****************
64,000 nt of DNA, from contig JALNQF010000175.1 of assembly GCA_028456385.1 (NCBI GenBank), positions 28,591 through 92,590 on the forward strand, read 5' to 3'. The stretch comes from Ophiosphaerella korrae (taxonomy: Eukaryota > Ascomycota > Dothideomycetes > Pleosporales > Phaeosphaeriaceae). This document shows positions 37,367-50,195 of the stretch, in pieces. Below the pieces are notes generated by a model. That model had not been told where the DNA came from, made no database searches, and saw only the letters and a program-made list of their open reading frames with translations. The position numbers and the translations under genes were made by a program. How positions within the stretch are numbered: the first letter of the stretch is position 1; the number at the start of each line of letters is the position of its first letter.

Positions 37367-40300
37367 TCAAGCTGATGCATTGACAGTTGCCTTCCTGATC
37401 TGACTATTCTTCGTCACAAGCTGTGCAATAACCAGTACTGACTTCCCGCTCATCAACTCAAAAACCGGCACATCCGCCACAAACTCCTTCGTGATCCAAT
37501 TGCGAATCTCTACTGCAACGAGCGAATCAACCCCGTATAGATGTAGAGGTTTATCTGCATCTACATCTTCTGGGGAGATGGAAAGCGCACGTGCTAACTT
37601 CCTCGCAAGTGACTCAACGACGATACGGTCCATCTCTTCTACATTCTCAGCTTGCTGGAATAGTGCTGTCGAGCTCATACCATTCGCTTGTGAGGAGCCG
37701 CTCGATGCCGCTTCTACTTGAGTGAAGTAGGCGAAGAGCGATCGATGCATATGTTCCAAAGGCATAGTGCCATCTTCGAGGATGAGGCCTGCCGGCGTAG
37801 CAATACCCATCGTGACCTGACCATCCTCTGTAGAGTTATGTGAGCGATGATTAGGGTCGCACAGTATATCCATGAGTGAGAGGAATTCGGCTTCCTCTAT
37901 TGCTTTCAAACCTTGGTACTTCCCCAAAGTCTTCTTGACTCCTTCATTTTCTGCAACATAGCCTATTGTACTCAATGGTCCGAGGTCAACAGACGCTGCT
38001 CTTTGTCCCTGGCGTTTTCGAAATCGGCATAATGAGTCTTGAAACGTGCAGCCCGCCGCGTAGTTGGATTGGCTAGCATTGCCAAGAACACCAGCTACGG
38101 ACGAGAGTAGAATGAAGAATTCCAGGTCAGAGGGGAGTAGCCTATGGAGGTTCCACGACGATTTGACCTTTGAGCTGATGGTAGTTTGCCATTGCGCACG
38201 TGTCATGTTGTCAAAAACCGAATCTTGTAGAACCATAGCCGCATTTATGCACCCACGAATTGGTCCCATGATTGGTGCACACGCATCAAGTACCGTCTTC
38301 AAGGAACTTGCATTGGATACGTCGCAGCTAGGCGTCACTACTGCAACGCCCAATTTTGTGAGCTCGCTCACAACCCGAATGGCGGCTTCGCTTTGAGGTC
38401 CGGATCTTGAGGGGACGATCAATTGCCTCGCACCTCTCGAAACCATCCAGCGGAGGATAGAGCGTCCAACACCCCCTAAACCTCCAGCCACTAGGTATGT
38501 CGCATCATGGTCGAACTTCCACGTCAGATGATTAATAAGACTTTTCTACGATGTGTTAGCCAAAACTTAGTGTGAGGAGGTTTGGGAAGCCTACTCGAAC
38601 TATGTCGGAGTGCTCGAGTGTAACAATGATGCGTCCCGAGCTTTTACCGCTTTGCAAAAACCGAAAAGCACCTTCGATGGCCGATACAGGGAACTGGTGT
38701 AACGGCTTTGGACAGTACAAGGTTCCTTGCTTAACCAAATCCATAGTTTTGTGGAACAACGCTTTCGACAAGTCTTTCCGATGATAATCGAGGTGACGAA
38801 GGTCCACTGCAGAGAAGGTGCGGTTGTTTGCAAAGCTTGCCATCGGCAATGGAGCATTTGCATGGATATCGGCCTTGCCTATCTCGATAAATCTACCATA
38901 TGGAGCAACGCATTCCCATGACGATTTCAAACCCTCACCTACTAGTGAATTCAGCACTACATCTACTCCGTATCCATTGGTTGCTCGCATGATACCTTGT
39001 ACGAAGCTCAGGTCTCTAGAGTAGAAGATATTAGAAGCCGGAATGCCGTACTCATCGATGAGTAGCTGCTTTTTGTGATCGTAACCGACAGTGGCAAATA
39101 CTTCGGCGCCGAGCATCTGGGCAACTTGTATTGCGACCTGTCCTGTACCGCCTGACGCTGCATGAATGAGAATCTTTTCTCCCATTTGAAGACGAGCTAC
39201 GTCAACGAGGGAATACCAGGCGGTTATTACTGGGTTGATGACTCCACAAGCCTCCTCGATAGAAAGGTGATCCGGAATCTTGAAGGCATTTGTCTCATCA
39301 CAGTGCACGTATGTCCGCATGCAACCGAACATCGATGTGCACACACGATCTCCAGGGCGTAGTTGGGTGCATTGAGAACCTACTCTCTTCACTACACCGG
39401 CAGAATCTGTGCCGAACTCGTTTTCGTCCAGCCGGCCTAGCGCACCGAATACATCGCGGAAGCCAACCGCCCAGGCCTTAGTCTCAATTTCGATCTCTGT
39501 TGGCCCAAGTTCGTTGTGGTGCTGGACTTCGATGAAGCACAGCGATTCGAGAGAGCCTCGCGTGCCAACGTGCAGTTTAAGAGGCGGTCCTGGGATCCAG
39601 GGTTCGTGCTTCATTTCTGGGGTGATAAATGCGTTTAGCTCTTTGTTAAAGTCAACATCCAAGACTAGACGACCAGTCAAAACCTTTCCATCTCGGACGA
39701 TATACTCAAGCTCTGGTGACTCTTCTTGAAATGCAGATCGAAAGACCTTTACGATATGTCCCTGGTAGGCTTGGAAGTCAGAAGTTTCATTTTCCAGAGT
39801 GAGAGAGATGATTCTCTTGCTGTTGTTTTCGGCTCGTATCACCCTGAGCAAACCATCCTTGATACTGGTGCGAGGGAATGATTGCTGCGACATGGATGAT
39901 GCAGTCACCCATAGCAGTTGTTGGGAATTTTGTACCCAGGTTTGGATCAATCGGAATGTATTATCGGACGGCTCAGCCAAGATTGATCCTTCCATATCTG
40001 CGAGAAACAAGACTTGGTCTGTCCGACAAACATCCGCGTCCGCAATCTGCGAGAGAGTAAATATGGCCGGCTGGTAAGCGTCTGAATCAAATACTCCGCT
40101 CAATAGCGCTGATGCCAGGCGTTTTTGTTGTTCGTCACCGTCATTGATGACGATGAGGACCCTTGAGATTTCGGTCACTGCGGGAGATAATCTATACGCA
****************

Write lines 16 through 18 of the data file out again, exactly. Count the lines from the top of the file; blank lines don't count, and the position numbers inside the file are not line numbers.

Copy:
38601 TATGTCGGAGTGCTCGAGTGTAACAATGATGCGTCCCGAGCTTTTACCGCTTTGCAAAAACCGAAAAGCACCTTCGATGGCCGATACAGGGAACTGGTGT
38701 AACGGCTTTGGACAGTACAAGGTTCCTTGCTTAACCAAATCCATAGTTTTGTGGAACAACGCTTTCGACAAGTCTTTCCGATGATAATCGAGGTGACGAA
38801 GGTCCACTGCAGAGAAGGTGCGGTTGTTTGCAAAGCTTGCCATCGGCAATGGAGCATTTGCATGGATATCGGCCTTGCCTATCTCGATAAATCTACCATA